President Trump had threatened to veto the bill — which shielded the young immigrants in exchange for $25 billion in border security — because it did not include the curbs on legal immigration he sought.
The order directs the government to begin the process of reviewing asylum claims for about 60 detained parents and children, even if their claims had previously been denied.
As the large caravan of migrants entered Guatemala on its way toward the United States, more people had joined the march, which has fractured into smaller units. By Wednesday night, some had stopped to rest and sleep in Guatemala City. There were many families and pregnant women among the ranks.
The first thing you need to know is that when her first child was born, five years ago, Maria had trouble breastfeeding.
These immigrants are caught in a limbo where they live and work as Americans with no way to acquire legal status. Those who oppose them believe they make a mockery of our laws, living with impunity in a society that never agreed to let them in, using false documents and identities to hide from law enforcement.
The president’s mounting frustration was evident in a series of tweets in which he threatened to summon the military to guard the southern border, cut off aid to Central American nations and upend a recent trade deal with Mexico if those governments fail to stop a large caravan of migrants from Honduras making its way toward the United States.
In nine months here, Resham Bajgain, 40, had taken on a first and then a second job to improve his family’s lot.
“I don’t like answering calls from people who aren’t listed in my phone,” he told me. “I always have in my head that this isn’t my country.” This time, however, he decided to answer. On the other end of the line, the speaker identified himself, in Spanish, as a U.S. government official. “Are you bringing or receiving anyone coming to the United States?” the official asked. Jorge said no, but then a thought occurred to him: earlier in the summer, his sister in Guatemala had mentioned that her seventeen-year-old son, Pedro, might travel north to live with his grandparents in the United States. “Could it be Pedro?” Jorge asked the official. “That’s him,” the official replied.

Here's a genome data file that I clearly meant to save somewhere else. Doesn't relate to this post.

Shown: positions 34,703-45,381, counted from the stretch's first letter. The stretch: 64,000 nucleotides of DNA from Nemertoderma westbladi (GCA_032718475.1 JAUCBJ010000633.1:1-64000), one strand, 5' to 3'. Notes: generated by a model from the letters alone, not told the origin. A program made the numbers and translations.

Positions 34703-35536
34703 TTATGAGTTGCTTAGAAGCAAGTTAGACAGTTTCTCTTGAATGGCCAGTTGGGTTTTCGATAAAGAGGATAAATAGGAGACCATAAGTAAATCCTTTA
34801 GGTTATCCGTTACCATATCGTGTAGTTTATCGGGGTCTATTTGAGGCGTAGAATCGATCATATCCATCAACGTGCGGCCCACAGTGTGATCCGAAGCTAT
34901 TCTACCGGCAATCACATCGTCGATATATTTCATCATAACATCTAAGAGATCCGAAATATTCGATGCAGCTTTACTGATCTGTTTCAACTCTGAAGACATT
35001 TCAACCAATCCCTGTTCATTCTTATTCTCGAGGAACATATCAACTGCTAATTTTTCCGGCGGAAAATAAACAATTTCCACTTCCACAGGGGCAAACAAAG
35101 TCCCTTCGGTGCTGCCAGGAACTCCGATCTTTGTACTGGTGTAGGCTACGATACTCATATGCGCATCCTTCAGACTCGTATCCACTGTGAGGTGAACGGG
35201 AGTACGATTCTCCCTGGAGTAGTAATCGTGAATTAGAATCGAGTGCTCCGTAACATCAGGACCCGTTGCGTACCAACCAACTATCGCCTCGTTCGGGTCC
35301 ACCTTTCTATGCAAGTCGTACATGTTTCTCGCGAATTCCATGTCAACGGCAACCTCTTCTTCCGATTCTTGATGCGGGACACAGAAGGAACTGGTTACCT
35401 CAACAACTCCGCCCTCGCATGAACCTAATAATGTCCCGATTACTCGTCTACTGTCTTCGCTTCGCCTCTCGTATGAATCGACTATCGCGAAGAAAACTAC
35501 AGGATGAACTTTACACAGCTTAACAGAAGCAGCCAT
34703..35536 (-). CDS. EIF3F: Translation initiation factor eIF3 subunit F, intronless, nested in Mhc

Armando Rojas crossed the border illegally 30 years ago when he was 18. A father of two sons who are U.S. citizens, Rojas has been working for Bet Torah, a conservative synagogue in Mount Kisco, New York, for 20 years.
In September, Border Patrol agents apprehended 16,658 family members, up from about 9,200 in July and 4,200 last September. The previous record of 16,357 was set in June 2014.
Samuel arrived in Michigan wearing black sweatpants and a black hoodie with the drawstring pulled so tightly his new foster parents could hardly see his face. The 10-year-old gave off an overpowering stench—he was so afraid of the iceagents who had separated him from his dad that he refused to use the bathroom during the trip from the Southwest border, and instead defecated in his government-issued clothes.